At the Federation of Bakers conference last week, John Cridland, deputy director general of the CBI, told the 100 delegates: "We predict 0.1% growth for the British economy next year, not 1.25% like the government."
He highlighted the main problem areas for businesses as being trade credit insurance to cover the supply of goods to customers and the fact that investment has been scaled back by about 9%. He said: "Globally this is the most uncertain economy in decades, and there is still a long way to go. But the British government needs to get its act together."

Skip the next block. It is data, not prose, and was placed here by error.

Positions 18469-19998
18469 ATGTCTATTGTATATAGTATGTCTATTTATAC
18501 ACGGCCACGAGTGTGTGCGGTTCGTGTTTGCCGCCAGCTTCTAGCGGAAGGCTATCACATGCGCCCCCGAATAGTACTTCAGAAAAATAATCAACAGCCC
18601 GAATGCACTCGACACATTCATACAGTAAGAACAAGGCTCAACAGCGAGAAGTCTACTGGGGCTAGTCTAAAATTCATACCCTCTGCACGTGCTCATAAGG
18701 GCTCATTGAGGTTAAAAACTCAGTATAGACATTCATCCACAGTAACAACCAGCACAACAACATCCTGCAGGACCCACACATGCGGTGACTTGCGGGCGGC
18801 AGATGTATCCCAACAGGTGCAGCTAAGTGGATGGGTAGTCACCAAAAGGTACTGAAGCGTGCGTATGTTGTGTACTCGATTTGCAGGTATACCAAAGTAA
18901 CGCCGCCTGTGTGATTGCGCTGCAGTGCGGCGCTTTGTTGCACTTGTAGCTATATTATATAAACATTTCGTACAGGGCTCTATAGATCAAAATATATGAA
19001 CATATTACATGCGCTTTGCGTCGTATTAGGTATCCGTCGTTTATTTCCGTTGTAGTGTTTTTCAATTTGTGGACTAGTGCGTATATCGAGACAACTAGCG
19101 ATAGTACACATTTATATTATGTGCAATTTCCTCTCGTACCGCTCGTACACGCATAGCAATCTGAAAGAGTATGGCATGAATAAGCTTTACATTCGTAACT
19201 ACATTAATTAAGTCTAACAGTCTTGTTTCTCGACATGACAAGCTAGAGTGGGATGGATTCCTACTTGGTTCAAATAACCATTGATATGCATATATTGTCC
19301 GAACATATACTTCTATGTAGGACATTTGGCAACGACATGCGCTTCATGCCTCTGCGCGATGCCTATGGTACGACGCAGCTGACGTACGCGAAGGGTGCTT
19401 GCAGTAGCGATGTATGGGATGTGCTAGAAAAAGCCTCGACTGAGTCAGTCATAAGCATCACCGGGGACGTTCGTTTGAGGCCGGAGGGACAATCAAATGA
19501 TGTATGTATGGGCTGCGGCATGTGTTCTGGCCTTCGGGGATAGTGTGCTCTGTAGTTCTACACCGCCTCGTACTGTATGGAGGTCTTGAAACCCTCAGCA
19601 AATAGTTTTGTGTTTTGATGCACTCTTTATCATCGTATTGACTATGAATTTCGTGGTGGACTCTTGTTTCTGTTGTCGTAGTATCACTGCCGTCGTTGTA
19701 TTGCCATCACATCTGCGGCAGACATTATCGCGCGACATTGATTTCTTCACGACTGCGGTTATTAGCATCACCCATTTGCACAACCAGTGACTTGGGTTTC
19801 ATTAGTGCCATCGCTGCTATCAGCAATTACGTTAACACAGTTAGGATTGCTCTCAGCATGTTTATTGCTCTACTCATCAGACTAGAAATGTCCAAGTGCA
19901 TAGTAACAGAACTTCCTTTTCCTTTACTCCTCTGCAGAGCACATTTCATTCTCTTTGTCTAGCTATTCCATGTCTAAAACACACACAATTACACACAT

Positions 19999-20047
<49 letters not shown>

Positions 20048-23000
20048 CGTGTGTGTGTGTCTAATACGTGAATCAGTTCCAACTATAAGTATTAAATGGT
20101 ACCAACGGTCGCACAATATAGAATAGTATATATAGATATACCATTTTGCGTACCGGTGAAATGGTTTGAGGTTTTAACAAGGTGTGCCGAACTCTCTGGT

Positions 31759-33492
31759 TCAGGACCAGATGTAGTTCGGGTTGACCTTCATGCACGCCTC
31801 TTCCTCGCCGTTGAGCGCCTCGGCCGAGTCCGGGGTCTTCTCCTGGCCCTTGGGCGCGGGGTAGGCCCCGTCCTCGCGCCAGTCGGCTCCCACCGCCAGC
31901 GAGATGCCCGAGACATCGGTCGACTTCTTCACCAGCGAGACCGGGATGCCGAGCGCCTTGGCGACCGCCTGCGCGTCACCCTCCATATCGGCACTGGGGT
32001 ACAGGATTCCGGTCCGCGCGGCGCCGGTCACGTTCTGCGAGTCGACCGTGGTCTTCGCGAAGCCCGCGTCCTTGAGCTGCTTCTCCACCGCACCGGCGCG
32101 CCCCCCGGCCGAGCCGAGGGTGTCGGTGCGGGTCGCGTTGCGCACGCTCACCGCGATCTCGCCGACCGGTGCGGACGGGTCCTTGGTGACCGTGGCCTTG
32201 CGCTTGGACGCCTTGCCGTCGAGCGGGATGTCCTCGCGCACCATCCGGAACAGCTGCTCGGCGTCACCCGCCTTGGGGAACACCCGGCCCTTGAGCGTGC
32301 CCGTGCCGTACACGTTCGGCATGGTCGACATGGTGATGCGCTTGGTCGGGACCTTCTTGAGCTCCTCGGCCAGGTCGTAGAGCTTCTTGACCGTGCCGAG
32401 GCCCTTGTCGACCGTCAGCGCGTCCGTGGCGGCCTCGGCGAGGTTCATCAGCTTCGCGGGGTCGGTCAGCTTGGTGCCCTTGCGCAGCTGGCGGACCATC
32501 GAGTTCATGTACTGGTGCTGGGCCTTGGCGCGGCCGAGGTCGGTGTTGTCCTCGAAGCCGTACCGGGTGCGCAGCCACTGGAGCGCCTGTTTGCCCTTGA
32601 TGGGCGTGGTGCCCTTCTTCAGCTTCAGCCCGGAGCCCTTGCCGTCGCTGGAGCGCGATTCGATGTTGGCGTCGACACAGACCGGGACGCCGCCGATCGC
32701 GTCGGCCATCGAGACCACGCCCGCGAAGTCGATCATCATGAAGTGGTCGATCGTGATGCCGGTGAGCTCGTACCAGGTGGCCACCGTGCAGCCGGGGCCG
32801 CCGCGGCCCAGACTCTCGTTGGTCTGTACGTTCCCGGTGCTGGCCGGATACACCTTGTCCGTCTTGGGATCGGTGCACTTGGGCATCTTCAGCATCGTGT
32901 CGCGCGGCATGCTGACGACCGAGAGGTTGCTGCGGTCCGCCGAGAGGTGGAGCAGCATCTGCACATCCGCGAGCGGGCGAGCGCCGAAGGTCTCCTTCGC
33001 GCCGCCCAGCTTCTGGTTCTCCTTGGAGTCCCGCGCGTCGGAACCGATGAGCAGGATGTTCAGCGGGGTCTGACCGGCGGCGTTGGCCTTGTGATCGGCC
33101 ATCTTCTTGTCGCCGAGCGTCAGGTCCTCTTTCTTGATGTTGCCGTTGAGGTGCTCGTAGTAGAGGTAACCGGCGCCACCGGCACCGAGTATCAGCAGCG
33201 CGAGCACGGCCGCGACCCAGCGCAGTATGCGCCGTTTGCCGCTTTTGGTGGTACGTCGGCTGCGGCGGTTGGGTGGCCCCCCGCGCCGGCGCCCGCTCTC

Cridland’s remedies were that the government should tackle public debt and issue a coherent plan. "It needs to show how it will tackle public sector pay and pensions. It must also remedy the fact that credit flow to business is still not getting through in many cases."
And he highlighted some successes achieved by the CBI, including the 48-hour working week opt-out, and pointed out that over 50% of our regulations come from Brussels. The CBI is non-party political.